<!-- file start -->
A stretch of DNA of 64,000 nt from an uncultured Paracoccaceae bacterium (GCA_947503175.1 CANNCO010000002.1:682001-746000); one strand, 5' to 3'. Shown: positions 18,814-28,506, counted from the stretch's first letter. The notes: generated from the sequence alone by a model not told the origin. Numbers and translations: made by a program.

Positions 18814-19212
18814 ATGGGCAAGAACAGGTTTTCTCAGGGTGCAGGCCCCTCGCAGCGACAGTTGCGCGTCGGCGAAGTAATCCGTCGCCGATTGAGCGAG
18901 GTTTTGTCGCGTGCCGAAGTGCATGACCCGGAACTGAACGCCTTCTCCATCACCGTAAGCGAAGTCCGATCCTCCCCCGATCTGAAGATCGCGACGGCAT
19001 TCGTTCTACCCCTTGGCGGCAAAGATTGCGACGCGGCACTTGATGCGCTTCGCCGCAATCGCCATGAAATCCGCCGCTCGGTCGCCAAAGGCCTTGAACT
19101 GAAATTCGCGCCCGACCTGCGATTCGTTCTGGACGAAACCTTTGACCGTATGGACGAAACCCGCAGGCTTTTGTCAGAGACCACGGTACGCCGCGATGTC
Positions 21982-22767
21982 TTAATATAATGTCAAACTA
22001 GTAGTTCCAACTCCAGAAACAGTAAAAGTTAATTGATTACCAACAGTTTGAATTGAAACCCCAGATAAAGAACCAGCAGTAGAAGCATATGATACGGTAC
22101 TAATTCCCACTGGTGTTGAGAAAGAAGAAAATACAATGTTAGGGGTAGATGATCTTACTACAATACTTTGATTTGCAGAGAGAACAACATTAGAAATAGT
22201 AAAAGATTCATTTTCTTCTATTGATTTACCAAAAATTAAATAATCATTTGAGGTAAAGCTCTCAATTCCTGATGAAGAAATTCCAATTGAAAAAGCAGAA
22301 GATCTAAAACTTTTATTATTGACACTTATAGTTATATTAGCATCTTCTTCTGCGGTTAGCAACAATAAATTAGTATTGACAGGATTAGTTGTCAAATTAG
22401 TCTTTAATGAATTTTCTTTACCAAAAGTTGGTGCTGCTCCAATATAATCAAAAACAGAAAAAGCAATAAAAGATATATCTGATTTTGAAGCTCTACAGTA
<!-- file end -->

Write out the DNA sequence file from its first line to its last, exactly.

A stretch of DNA of 64,000 nt from an uncultured Paracoccaceae bacterium (GCA_947503175.1 CANNCO010000002.1:682001-746000); one strand, 5' to 3'. Shown: positions 18,814-28,506, counted from the stretch's first letter. The notes: generated from the sequence alone by a model not told the origin. Numbers and translations: made by a program.

Positions 18814-19212
18814 ATGGGCAAGAACAGGTTTTCTCAGGGTGCAGGCCCCTCGCAGCGACAGTTGCGCGTCGGCGAAGTAATCCGTCGCCGATTGAGCGAG
18901 GTTTTGTCGCGTGCCGAAGTGCATGACCCGGAACTGAACGCCTTCTCCATCACCGTAAGCGAAGTCCGATCCTCCCCCGATCTGAAGATCGCGACGGCAT
19001 TCGTTCTACCCCTTGGCGGCAAAGATTGCGACGCGGCACTTGATGCGCTTCGCCGCAATCGCCATGAAATCCGCCGCTCGGTCGCCAAAGGCCTTGAACT
19101 GAAATTCGCGCCCGACCTGCGATTCGTTCTGGACGAAACCTTTGACCGTATGGACGAAACCCGCAGGCTTTTGTCAGAGACCACGGTACGCCGCGATGTC
Positions 21982-22767
21982 TTAATATAATGTCAAACTA
22001 GTAGTTCCAACTCCAGAAACAGTAAAAGTTAATTGATTACCAACAGTTTGAATTGAAACCCCAGATAAAGAACCAGCAGTAGAAGCATATGATACGGTAC
22101 TAATTCCCACTGGTGTTGAGAAAGAAGAAAATACAATGTTAGGGGTAGATGATCTTACTACAATACTTTGATTTGCAGAGAGAACAACATTAGAAATAGT
22201 AAAAGATTCATTTTCTTCTATTGATTTACCAAAAATTAAATAATCATTTGAGGTAAAGCTCTCAATTCCTGATGAAGAAATTCCAATTGAAAAAGCAGAA
22301 GATCTAAAACTTTTATTATTGACACTTATAGTTATATTAGCATCTTCTTCTGCGGTTAGCAACAATAAATTAGTATTGACAGGATTAGTTGTCAAATTAG
22401 TCTTTAATGAATTTTCTTTACCAAAAGTTGGTGCTGCTCCAATATAATCAAAAACAGAAAAAGCAATAAAAGATATATCTGATTTTGAAGCTCTACAGTA